Start learning with our library of video tutorials taught by experts. Get started
Viewed by members. in countries. members currently watching.
This weekly course covers the most common questions videographers encounter when shooting and editing with DSLR cameras, from choosing a frame size and frame rate to understanding moiré. Authors Rich Harrington and Robbie Carman will also help you understand the impacts of compression and the difference between cropped (or micro 4/3rds) and full-sized sensors in cameras, and much more. This continual FAQ guide is a handy way to find the answers to the questions that plague you the most.
Robbie: So Rich, we've just returned from the field. Rich: Yep. Robbie: And I thought like it went pretty well. We were out there shooting the artist there walking down this road that, you know, we put a lot of work into, marking things off. Rich: Yeah. Robbie: Now, now I just have to toot my own horn. I think the, pine cones that I placed as as markers or, or, or marks for the artist worked perfectly. They looked like they were there naturally. Rich: Actually, I went in after you and adjusted them. Robbie: I know. I know. So here we have a shot that was shot by DP Kevin Bradley. And this is just illustrated in File Focus and as you can see it's invisible.
We were shooting at you know, a pretty long distance here as the, as the artist was walking up the road. And, you know, he's searching for a focus a little bit there to get started. Right? Rich: Yeah. Robbie: But once he'll grab, he'll grab focus. Oh, return back to the beginning. Let him grab focus again. And, what Kevin's doing is we're using the marker points that we placed on the actual follow focus unit itself. Rich: Yeah. Robbie: And we're adjusting those as he walked up the street. Rich: Yeah, and he found the focus there, and as he's coming closer, you know, we're racking through it, he's just nailing it. It's very normal for follow focus to take a couple of tries.
As you rehearse it and even, in fact, sometimes you'll have a second person pulling focus. You are actually assisting him here. Robbie: And I am not a professional focus puller, just FYI. Rich: And that is the official title of the job if you want to write that on your business card, is focus puller. But this take is much more solid, and as you said, invisible. As he walks toward the camera. Even as he gets very close, I like how he's staying in focus. Let's get to a good freeze frame there. Robbie: Okay. Rich: And you know, notice how the background falls off. Obviously, we had to make some pretty big adjustments there, versus when he was farther away.
Robbie: Yeah, and I mean, if we're going to be really nitpicky about it, there was a moment there where he was walking between marks. On, on, in the field there. Where it got a little soft, and you know, that could actually be okay. I'm actually a proponent of, you know, a little, I like that kind of in-and-out kind of look. My point here being, that you really need to practice these moves. Kevin and I did this probably three, four, five times, and every time was just a little different. So, it's especially important when you're doing follow focus moves like this to try to get a few takes.
To find the most usable, or to combine those different takes together. Rich: And this one looks solid. Again, it does take some rehearsal, but we've got a good, solid exposure all the way through there. He takes his, mark, and heads back. And it's just the subtlety, and this is where the rehearsing comes in. Because, we're talking a millimetre of difference between what's in focus and out of focus. Male 1: Yeah, you know, in this actual, in this shot, we were actually doing this with a relatively short lens in terms of focal distance. That makes, actually makes it harder. And you know, if you're really trying to get you know, ease of use in fo-, focusing with a shot like this.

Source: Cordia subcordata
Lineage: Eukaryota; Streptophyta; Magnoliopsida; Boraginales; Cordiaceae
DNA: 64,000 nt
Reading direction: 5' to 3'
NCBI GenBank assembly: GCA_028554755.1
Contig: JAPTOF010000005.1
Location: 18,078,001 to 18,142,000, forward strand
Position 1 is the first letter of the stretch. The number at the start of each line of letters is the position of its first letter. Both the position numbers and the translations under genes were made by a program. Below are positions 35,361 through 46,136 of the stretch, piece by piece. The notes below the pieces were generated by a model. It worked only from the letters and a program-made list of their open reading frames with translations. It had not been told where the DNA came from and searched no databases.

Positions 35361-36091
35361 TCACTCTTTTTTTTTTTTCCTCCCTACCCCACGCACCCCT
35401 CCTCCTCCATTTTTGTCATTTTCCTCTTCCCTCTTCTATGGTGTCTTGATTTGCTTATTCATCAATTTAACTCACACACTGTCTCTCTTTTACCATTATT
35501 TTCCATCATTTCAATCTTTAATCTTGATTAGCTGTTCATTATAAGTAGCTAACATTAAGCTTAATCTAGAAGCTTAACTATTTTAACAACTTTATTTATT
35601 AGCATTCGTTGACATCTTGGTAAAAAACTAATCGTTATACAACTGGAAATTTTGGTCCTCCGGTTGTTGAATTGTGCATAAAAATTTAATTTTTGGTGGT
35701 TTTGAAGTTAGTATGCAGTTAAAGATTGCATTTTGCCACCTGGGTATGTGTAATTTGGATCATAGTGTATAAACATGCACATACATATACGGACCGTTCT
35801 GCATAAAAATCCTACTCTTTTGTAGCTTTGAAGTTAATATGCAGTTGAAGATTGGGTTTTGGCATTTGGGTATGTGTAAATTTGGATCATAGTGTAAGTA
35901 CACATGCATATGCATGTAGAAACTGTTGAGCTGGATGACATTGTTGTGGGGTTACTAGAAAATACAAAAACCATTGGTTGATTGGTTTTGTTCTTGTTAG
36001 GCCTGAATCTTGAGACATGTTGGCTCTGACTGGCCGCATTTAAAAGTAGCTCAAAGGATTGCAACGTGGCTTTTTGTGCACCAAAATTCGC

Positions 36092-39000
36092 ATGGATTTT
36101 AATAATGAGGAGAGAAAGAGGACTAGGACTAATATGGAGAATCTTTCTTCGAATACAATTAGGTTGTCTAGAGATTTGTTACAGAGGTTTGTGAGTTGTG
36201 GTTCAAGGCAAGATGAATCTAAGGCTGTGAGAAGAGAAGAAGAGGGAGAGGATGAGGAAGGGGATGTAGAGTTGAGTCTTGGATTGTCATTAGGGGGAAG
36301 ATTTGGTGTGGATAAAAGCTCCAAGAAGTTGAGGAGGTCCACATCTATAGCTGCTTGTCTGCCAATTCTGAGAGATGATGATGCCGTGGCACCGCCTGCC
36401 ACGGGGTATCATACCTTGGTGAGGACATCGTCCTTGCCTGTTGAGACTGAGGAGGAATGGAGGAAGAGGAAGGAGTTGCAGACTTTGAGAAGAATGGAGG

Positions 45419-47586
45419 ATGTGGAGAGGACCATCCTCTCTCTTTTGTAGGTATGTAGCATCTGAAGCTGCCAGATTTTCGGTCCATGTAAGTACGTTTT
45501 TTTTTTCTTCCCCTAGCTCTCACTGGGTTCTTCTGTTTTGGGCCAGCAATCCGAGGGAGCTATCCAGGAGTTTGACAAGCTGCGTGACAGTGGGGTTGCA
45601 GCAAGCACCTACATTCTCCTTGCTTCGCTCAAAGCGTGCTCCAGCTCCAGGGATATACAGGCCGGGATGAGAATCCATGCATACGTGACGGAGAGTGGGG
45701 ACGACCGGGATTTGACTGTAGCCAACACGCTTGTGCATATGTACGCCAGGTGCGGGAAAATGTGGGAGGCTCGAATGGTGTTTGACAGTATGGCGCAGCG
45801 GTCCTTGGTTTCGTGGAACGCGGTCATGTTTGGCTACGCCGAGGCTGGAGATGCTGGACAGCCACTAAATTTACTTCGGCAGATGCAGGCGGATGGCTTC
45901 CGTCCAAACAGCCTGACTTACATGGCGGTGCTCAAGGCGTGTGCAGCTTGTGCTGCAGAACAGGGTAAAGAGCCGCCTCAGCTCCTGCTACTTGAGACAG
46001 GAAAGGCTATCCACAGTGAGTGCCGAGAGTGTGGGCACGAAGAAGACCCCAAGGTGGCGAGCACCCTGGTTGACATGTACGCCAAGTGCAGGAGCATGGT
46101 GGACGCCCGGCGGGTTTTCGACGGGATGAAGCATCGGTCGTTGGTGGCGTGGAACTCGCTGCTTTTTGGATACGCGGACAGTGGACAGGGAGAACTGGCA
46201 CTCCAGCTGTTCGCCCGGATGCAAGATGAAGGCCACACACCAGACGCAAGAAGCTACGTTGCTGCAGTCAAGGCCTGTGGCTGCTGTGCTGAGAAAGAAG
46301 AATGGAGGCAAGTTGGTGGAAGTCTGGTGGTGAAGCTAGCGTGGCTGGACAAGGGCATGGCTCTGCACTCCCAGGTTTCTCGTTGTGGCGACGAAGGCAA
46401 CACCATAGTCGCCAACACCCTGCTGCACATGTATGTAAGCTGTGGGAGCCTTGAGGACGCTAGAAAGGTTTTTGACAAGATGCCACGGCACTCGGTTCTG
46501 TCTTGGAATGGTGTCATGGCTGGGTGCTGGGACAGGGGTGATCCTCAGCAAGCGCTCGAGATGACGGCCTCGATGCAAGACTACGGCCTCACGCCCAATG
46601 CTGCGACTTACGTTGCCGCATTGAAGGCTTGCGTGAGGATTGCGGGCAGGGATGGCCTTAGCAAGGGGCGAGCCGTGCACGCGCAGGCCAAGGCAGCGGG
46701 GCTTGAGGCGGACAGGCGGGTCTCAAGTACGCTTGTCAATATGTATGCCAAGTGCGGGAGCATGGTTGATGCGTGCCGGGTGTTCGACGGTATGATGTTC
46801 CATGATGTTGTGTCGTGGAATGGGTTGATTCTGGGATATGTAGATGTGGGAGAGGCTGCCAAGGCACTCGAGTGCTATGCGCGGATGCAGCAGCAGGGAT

In hindsight, we should have gone, probably gone back and shot with more of a telephoto lens. You know, something in that 200mm range would have made those focus adjustments just a little bit more severe. But I think it turned out pretty well. Rich: Yeah, and there are parts of this shot that are going to be usable definitely, and the good news was, is, I was on a second camera getting a difference angle. We just need parts of this shot. We had him walk a lot further than we needed because In the music video, we're not going to use a 25-second shot of him walking. Robbie: It'd be a pretty boring music video. Rich: It would. So that's the good news is. So I think the take-away here is both rehearse, do it multiple times, and make sure you decide how perfect do you need.
We only needed parts of that shot to be solid. And, when I go to edit this, I definitely see the pieces that I need. So as the director in the field, even though the DP probably would have been happy shooting this for another three hours, I just said, you know what? I think we got what we need. Robbie: Absolutely. Rich: Alright. For our DSLR our video tips, my name's Rich Harrington. Robbie: And I'm Robie Carmen. Rich: Thanks for joining us.
Find answers to the most frequently asked questions about DSLR Video Tips.
Here are the FAQs that matched your search "":
Sorry, there are no matches for your search ""—to search again, type in another word or phrase and click search.
Access exercise files from a button right under the course name.
Search within course videos and transcripts, and jump right to the results.
Remove icons showing you already watched videos if you want to start over.
Make the video wide, narrow, full-screen, or pop the player out of the page into its own window.
Click on text in the transcript to jump to that spot in the video. As the video plays, the relevant spot in the transcript will be highlighted.